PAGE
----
- Brief: Attorney moves to continue confederate statue removal
- U of L adds urban sustainability degree
- Bevin’s higher ed cuts ruled legal
- Where are the Cards now: Chaz Embry and David Green
- Grigory Tarasevich looks to place in Rio
- Staff being paid less than national average
- Brief: U of L bookstore closing in transition to Follett
- U of L alumni bring experience to Derby
- Live Blog: Sights and sounds from #TLCDerby
- Backside Chapel supplies food and clothing to workers
Final A&S dean candidate visits campus
By Kaylee Ratliff–
The College of Arts & Sciences continued its search for the new dean on March 7 as candidate Paul Taylor held an open forum for faculty and staff.
At the forum, he shared his scholarly work and his thoughts on how he feels that he would feel very at home here at the University of Louisville.
Taylor, who is originally from Tennessee. “One of the reasons this opportunity interests me,” Taylor explained, “Is it would be nice to be back in a space that feels like home.”
Taylor is head of the African American Studies Department at Penn State, and currently writing a philosophy book of black aesthetics. He is also working towards his master’s degree in public administration.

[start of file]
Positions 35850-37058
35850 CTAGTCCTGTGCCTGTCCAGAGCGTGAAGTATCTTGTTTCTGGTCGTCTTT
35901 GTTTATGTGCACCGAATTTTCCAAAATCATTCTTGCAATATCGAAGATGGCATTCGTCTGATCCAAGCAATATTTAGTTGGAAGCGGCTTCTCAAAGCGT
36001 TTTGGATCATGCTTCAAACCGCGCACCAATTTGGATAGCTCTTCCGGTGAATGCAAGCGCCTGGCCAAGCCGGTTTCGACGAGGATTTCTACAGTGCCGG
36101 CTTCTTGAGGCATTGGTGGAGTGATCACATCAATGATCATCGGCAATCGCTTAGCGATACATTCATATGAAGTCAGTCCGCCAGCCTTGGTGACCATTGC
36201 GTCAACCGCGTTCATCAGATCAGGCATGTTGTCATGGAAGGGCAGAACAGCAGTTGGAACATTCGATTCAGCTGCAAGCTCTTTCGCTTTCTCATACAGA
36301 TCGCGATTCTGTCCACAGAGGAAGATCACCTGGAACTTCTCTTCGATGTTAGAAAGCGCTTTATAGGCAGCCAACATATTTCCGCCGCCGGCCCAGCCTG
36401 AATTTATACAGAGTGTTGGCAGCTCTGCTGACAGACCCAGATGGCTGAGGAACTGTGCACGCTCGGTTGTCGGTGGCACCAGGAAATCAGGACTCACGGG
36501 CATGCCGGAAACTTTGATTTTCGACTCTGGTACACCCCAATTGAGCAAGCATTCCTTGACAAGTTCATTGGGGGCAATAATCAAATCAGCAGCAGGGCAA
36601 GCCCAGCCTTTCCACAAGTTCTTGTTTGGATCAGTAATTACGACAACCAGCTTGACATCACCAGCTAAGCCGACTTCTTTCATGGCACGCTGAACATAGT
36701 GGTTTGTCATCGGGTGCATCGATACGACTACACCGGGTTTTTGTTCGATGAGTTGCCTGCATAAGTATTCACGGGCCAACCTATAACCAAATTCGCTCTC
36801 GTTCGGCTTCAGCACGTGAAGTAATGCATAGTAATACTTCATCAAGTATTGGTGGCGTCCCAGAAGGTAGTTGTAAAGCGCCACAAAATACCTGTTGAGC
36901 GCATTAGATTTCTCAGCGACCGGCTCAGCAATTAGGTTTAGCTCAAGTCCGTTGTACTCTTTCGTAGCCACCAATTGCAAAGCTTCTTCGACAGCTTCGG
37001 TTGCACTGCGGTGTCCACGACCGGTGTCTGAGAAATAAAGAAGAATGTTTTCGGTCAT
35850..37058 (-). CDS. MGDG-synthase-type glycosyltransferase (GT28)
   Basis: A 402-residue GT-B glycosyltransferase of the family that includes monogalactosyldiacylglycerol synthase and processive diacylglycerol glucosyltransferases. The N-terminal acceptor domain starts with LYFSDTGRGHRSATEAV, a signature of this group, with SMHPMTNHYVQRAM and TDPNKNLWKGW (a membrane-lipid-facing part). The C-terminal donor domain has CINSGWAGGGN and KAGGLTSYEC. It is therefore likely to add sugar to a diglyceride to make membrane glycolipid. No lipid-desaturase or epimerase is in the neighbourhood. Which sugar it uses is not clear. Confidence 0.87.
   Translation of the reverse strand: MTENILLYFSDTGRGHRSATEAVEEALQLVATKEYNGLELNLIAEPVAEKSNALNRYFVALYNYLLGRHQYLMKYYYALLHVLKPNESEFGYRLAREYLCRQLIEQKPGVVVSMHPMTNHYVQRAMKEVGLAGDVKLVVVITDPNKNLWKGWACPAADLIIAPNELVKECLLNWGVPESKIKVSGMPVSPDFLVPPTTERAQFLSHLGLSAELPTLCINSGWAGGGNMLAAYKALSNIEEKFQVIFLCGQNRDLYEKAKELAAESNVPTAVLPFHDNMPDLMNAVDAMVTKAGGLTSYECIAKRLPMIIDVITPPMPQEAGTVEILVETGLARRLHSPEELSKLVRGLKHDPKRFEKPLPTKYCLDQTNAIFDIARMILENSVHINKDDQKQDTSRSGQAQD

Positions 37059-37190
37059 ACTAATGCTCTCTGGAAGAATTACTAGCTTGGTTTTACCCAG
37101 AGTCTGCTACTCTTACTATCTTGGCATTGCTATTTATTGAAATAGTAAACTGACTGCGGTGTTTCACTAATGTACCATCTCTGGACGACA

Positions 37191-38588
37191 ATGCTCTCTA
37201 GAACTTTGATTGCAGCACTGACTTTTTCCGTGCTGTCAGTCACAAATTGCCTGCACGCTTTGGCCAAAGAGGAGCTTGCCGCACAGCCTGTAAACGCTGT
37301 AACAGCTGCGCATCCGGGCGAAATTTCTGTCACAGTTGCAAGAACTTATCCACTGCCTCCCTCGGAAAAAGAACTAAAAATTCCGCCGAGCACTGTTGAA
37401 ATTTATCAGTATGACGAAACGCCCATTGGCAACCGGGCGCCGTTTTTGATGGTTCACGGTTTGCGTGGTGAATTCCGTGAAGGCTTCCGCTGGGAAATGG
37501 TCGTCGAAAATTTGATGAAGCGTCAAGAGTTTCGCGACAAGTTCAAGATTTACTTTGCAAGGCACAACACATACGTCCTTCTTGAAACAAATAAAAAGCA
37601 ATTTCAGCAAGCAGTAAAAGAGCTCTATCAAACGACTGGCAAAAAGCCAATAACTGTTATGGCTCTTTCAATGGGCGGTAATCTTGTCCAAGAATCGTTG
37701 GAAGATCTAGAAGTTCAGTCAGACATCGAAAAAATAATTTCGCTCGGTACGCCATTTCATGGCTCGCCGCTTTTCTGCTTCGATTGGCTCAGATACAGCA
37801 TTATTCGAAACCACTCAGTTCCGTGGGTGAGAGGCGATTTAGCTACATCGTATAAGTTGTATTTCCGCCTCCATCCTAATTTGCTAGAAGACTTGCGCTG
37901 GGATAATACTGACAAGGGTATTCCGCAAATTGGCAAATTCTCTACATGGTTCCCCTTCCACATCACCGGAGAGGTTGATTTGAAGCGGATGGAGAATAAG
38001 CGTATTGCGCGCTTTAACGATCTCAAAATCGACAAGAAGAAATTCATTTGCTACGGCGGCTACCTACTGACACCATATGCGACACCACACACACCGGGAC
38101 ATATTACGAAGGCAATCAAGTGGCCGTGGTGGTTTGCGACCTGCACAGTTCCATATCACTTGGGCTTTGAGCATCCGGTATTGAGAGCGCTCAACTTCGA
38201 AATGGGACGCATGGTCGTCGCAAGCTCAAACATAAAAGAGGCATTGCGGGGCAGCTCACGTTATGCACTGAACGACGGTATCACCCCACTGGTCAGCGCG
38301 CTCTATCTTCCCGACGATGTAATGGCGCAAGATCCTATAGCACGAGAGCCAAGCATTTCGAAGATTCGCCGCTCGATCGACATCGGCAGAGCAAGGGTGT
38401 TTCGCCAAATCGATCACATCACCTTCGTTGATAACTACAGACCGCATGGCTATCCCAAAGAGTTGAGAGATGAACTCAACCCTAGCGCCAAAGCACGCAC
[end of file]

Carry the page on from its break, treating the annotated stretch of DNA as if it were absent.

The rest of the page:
“Expanding interdisciplinary activities as a dean of the College of Arts & Sciences is priority,” said Taylor.
Taylor explains how he is intrigued not only by this “abstract space” of which he could potentially occupy, but also “the great work that the people here do.”
“Going from department head to dean,” a faculty member asked, “What do you envision as being significantly different between those two roles and how would you make that transition?”
“The Dean has a greater field of operation and along with that comes more complexity,” answered Taylor. He describes his work as head of the department of African American Studies and how his work in that field will have helped him prepare for such a position as dean. Taylor would take with him the past experience of “navigating in a different field.”
A faculty member asked how Taylor would deal with disagreement over one of his ideas.
“Your question frames an ongoing negotiation. It depends on contextual detail,” Taylor answered. “You have to do fact finding.”
A faculty member asks, “What do you imagine being the most fun part of being dean?”
“It’s nice to go to an award ceremony for someone for doing something good. It would be nice to go to a community event and represent the university.”